[Advaita-l] Advaita-l Digest, Vol 70, Issue 10

Jaldhar H. Vyas jaldhar at braincells.com
Thu May 13 01:33:10 CDT 2010

On Tue, 11 May 2010, V Subrahmanian wrote:

> Namaste.
> In some smriti, Manu (?) there is this verse:
> purAkalpe kumArINAm maunjIbandhanam Iritam
> sAvitreem cha gaayatreem.....  (it is very long since I heard this verse and
> have since forgotten!!)

I just remembered we have had a thread on this very topic not long ago. 
I would suggest that anyone interested in this subject start from:


(it meanders a bit as our discussions often do :-)

If after that there is still something readers want to say, they should 
feel free to post.

> Recently I heard in a discourse that in the Ramayana, Kausalya was
> performing a homa when Rama came to tell her about his imminent departure to
> the forest.  Someone familiar with the Valmiki Ramayana could confirm this
> and the exact event.

This is a seperate issue which is discussed in detail in the Mimamsa 
sutras (6.1.6-16)  In brief, the siddhanta is that women are capable of 
performing religious rites (barring further factors e.g Ashvamedha can 
only be performed by a Kshatriya samrat so a Brahmana woman would have no 
more right to it than a Brahmana man.)

The reason is that karma of any sort depends for its potency on samkalpa 
(intention) to procure a certain result (karmaphala)  Are women capable 
of samkalpa such as the desire to go to Heaven?  Yes of course. Then it 
follows they have the adhikara to perform actions that result in gaining 
Heaven etc.

But wait this "right" would seem to be purely theoretical because if e.g. 
Kaushalya has no adhikara for Vedas, _how_ can she perform a homa?  The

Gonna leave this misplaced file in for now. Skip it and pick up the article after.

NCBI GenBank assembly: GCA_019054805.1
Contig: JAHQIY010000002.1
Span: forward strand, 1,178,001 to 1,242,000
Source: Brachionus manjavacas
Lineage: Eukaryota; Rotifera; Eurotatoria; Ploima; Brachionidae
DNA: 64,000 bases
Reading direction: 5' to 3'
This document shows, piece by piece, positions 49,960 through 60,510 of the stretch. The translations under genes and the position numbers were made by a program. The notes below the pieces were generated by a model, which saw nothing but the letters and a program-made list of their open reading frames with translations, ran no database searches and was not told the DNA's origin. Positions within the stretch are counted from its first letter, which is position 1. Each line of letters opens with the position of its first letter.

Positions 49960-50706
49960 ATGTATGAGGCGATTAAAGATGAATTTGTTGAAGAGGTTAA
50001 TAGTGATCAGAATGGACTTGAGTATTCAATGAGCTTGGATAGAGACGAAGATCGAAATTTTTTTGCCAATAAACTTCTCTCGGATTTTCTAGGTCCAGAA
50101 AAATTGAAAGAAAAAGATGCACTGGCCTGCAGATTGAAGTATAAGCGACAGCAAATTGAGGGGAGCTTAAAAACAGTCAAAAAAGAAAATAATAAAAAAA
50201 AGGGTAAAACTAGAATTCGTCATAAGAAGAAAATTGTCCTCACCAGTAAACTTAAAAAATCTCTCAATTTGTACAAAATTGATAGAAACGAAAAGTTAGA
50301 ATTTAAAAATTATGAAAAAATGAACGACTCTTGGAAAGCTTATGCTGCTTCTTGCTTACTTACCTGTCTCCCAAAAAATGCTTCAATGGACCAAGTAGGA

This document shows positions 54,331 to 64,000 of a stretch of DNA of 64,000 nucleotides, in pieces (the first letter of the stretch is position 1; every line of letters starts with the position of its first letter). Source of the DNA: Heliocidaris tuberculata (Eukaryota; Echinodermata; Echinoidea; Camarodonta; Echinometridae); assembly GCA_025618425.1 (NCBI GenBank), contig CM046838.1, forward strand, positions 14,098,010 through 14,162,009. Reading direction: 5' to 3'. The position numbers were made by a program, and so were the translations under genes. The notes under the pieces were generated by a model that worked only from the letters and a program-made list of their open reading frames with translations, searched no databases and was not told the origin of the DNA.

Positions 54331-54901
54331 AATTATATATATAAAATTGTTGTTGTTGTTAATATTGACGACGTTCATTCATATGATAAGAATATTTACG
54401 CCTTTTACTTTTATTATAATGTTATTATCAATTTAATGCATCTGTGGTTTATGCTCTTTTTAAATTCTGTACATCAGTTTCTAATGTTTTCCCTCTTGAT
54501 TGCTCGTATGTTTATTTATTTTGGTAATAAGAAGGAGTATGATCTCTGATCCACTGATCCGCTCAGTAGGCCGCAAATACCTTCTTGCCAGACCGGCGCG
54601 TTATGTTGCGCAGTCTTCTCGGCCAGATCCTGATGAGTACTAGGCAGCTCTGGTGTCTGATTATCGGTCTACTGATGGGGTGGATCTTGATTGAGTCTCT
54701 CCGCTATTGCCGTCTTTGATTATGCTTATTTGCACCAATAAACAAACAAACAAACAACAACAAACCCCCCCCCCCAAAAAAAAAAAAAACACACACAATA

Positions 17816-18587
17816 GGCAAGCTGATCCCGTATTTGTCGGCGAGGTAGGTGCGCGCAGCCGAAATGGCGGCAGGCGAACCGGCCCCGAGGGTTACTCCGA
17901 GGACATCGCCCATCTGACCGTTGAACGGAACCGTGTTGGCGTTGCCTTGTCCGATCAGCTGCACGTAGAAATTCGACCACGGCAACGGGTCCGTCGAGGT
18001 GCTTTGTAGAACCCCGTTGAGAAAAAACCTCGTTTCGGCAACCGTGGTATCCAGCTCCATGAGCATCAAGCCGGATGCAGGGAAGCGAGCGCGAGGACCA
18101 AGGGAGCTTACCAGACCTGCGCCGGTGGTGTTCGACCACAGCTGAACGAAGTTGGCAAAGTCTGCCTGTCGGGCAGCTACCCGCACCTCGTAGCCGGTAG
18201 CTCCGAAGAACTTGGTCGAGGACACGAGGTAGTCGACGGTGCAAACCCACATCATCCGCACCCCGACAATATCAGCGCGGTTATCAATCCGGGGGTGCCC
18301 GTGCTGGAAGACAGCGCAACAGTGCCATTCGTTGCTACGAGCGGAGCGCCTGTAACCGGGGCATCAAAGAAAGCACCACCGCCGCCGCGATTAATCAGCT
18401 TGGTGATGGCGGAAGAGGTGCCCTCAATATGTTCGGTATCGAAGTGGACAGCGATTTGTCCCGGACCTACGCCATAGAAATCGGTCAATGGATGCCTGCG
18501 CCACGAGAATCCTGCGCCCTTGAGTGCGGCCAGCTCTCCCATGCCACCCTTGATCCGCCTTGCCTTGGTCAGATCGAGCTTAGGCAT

answer is the same way any other Hindu does.  She can hire a Brahmana 
purohit to perform the ceremony for her.  Just as when you hire a builder 
to construct a new house at the completion of the work you are the owner 
not the builder, when a yajamana hires a purohit by means of paying 
dakshina, the yajamana gets the punya of performing the ceremony even 
though he didn't "do the work."

(As an aside, this is the reasoning by which Hindu law allows women to 
earn money and own property.  If a woman had no wealth of her own, she 
would be rendered unable to fulfill her dharmic obligations and desires.)

So much for the karmakanda.  The same issue comes up in the jnanakanda and 
the Vedantins have also considered the situation.  Brahman is not Brahmana 
or Mleccha, male nor female, young nor old or indeed any of the dualities. 
It pervades all moving and still.  But Brahman is known through the 
portion of the Vedas known as Upanishads.  If women cannot study them, 
then prima facie it would seem they are unable to achieve jnana.  The 
solution is that Bhagavan Vedavyas out of compassion for the anadhikaris 
including women, took the essence of the Vedas and wrote the 18 puranas 
Bhagavata etc., and the Mahabharata which includes Gita, Mokshadharma etc. 
Other Rshis wrote the Ramayana, Yogavasishta etc. which also contain Vedic 
knowledge but have no bar.  Or she can hear directly from the Gurus 
discourses.  Some authorities also say even the upanishads are ok, it is 
only the formal recitation of them which is banned.  In the 
yavadadhikaradhikarana which is currently under discussion, Shankaracharya 
mentions Sulabha as a female Jnani.

> *Purakalpe hi narinnam maujibandhanmeeritam I*
> * *
> Meaning: In ancient times (kalpa) thread ceremony for women was recommended.

Beware of translations!  Unscrupulous people insert their own agendas into 

A proper translation of the relevant text with my commentary on it can be 
found in the thread mentioned above, specifically at:


>Even today followers of the Arya Samaj perform the thread
> ceremony (Upanayan) on girls.

The Aryasamajists are nastikas so their silly opinions count for nothing.

Jaldhar H. Vyas <jaldhar at braincells.com>

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